“Clean beauty” is a term that gets thrown around fairly often these days, but what does it really mean? Why do some brands look the other way, while other conscious-minded industry leaders make it their “raison d’etre”. Although difficult to define in general terms, “Clean Beauty” products are made without most of, if not all of, the following undesirable ingredients:

PARABENS | FRAGRANCES | ALUMINUM COMPOUNDS | ETHOXYLATED AGENTS | FORMALDEHYDE | REFINED PETROLEUM | HYDROQUINONE | TALC | TRICLOSAN | SILICA | OXYBENZONE

One brand that has consistently been at the top of every beauty editor’s list is the celebrated clean beauty brand, Ilia Beauty. We mean, really, their shout-outs are staggering from Allure, to Harper’s Bazaar, to Elle, to Glamour to even, Vogue. Started in 2011 in Vancouver, British Columbia, Canada, Sasha Plavsic, brother Zac Ilia and Ilia Beauty have become veteran members of the clean beauty movement. The now California-based brand has seen many changes and much growth over the last decade. In 2020 alone, the company went from a mere 30 to 60 employees. We had the opportunity to sit down with Sasha to discuss all things clean beauty, present and future.

Sasha didn’t always know that she would be going into the clean beauty business. ”I had a long life in design before starting our brand.” She credits a degree in new media from Vancouver Film School and an honours degree in typography at the London College of printing for her background in design. The London College of Printing was an excellent experience for me. I studied with a lot of Scandinavians, and they were very thoughtful in their approach to design. There wasn’t a lot of computer-based learning; it was a lot of screen printing, a lot of abstract ideas. They would give you a brief like “gravity,” and then you had to find ways to present it; I know it prepared my brain to think differently.”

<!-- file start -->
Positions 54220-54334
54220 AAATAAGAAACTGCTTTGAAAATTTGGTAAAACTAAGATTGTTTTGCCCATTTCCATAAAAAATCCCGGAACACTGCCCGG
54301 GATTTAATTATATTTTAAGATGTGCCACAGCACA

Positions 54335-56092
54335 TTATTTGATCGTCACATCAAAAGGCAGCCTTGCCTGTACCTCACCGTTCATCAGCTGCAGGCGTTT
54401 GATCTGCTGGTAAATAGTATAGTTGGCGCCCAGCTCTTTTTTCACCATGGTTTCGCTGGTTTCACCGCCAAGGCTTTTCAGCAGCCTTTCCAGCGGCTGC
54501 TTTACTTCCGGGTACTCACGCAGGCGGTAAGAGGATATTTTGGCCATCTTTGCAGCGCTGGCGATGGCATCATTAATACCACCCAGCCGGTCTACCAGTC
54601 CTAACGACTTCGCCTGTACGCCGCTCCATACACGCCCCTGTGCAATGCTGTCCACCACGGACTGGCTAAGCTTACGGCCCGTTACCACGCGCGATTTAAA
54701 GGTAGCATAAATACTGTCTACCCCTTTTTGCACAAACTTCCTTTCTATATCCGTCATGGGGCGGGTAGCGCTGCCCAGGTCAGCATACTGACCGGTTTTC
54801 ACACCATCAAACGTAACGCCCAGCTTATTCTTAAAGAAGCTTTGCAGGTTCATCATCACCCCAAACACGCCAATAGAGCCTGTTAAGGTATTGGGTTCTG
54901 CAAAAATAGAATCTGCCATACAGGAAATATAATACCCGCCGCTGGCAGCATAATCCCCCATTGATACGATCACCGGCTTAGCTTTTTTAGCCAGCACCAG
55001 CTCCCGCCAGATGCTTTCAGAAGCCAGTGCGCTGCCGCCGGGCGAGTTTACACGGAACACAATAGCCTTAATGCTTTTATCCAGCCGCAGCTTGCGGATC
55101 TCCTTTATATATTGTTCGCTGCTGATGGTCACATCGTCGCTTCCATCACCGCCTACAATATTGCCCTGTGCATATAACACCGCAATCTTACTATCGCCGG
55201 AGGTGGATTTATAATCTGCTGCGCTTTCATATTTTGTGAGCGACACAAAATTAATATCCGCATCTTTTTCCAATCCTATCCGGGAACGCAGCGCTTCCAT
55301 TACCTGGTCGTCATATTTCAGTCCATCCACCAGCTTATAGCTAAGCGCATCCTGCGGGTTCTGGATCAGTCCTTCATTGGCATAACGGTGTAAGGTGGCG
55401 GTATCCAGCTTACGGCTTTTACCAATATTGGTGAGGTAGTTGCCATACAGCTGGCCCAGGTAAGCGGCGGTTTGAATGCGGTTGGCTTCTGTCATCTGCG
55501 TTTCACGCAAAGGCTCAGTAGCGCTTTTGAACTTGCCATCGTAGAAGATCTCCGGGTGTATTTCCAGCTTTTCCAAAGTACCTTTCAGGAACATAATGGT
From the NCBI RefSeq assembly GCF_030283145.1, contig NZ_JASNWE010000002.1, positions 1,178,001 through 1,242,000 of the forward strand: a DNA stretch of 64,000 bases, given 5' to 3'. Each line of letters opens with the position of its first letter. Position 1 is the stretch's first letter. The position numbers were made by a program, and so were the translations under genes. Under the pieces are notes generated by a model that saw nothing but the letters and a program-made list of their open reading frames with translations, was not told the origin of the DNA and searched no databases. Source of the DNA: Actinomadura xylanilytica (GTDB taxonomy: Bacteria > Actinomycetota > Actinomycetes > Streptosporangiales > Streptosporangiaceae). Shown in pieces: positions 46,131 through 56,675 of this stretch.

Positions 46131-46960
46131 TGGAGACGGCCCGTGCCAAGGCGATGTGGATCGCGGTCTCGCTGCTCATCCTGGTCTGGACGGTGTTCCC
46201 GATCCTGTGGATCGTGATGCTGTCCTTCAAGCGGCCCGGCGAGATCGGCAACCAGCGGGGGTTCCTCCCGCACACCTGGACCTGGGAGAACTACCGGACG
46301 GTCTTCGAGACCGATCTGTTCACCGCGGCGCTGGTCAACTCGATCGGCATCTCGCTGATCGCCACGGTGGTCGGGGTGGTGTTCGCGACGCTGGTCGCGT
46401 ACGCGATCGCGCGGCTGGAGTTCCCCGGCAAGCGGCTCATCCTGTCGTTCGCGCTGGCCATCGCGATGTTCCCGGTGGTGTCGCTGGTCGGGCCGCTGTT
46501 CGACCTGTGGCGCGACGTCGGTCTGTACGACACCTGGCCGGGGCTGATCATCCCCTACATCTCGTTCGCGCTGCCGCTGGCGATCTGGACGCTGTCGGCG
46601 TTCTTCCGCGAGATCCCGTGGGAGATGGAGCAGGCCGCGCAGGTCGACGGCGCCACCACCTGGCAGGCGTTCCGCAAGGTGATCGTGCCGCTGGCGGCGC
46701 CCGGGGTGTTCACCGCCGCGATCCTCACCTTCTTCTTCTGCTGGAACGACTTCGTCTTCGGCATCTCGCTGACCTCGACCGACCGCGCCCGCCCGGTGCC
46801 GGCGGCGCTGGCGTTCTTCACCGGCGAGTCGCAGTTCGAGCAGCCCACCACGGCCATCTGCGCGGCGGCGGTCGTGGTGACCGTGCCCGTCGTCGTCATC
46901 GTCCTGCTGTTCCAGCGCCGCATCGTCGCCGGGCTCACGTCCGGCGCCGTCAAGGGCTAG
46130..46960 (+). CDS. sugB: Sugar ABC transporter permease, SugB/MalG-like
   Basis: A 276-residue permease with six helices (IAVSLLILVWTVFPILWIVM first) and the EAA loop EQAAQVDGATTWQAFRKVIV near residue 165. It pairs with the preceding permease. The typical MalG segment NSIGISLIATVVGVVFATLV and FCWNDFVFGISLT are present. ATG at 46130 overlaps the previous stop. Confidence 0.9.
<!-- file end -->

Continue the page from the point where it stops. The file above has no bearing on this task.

Her first foray into the beauty industry wasn’t until 2009, when briefly working for Urban Decay in New york city. “They offered me a permanent position, but I declined. It was a recession, it was pretty dire down there, and I just left a really big relationship that I had been in for ten years. I just wanted to go home; I hadn’t been home in like a decade. So I left, and I went back to Vancouver. I had just turned thirty and moved into a little studio suite next to my parents’ garage. I had to think about what I wanted to do next.” Several months later, Sasha put her design skills to work rebranding Saje Natural Wellness “I redid their logo and totally rebranded them.”

Q & A with Sasha Plavsic, founder of Ilia Beauty

Clean beauty is not just about the products you’re making anymore; it will have to be about how you show up responsibly as a company or a corporation in the world.

Sasha Plavsic

We love the minimal esthetic of your products, your experience in design is evident. Why did you decide to make clean beauty products? 

I hadn’t spent real time with my mom for ten years, and I was finally back home in Vancouver. She was like, “you got to pay attention to your products and what you’re putting on your skin.” I suffered from acne, so I was always trying to figure out what was causing it when I started reading all the ingredients in my products and started questioning whether or not they were good for my skin. “What’s going on here?” I began this personal exploration. I looked at the products I was using and said, “I bet I can make this but with cleaner ingredients,” and my challenge was to see if I could make it work just as well.